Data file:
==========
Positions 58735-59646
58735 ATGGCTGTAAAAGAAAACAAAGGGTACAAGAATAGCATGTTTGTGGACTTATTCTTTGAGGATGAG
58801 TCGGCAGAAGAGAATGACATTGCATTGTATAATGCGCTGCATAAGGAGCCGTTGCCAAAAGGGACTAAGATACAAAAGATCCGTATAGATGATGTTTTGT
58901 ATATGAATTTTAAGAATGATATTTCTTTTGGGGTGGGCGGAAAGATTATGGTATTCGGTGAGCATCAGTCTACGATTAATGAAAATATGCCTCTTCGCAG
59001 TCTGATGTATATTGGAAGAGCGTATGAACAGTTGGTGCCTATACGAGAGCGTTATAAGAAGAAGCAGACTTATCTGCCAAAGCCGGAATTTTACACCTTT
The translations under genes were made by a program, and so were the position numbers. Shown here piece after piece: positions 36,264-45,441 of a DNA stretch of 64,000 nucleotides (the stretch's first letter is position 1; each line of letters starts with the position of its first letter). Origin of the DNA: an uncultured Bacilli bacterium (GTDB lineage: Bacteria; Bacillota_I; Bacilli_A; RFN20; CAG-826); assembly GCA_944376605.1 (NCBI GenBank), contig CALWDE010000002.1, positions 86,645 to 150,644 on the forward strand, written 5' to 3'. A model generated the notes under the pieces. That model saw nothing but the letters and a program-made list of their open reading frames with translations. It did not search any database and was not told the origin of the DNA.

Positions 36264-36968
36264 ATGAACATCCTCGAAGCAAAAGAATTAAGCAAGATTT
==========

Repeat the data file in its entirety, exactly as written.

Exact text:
Positions 58735-59646
58735 ATGGCTGTAAAAGAAAACAAAGGGTACAAGAATAGCATGTTTGTGGACTTATTCTTTGAGGATGAG
58801 TCGGCAGAAGAGAATGACATTGCATTGTATAATGCGCTGCATAAGGAGCCGTTGCCAAAAGGGACTAAGATACAAAAGATCCGTATAGATGATGTTTTGT
58901 ATATGAATTTTAAGAATGATATTTCTTTTGGGGTGGGCGGAAAGATTATGGTATTCGGTGAGCATCAGTCTACGATTAATGAAAATATGCCTCTTCGCAG
59001 TCTGATGTATATTGGAAGAGCGTATGAACAGTTGGTGCCTATACGAGAGCGTTATAAGAAGAAGCAGACTTATCTGCCAAAGCCGGAATTTTACACCTTT
The translations under genes were made by a program, and so were the position numbers. Shown here piece after piece: positions 36,264-45,441 of a DNA stretch of 64,000 nucleotides (the stretch's first letter is position 1; each line of letters starts with the position of its first letter). Origin of the DNA: an uncultured Bacilli bacterium (GTDB lineage: Bacteria; Bacillota_I; Bacilli_A; RFN20; CAG-826); assembly GCA_944376605.1 (NCBI GenBank), contig CALWDE010000002.1, positions 86,645 to 150,644 on the forward strand, written 5' to 3'. A model generated the notes under the pieces. That model saw nothing but the letters and a program-made list of their open reading frames with translations. It did not search any database and was not told the origin of the DNA.

Positions 36264-36968
36264 ATGAACATCCTCGAAGCAAAAGAATTAAGCAAGATTT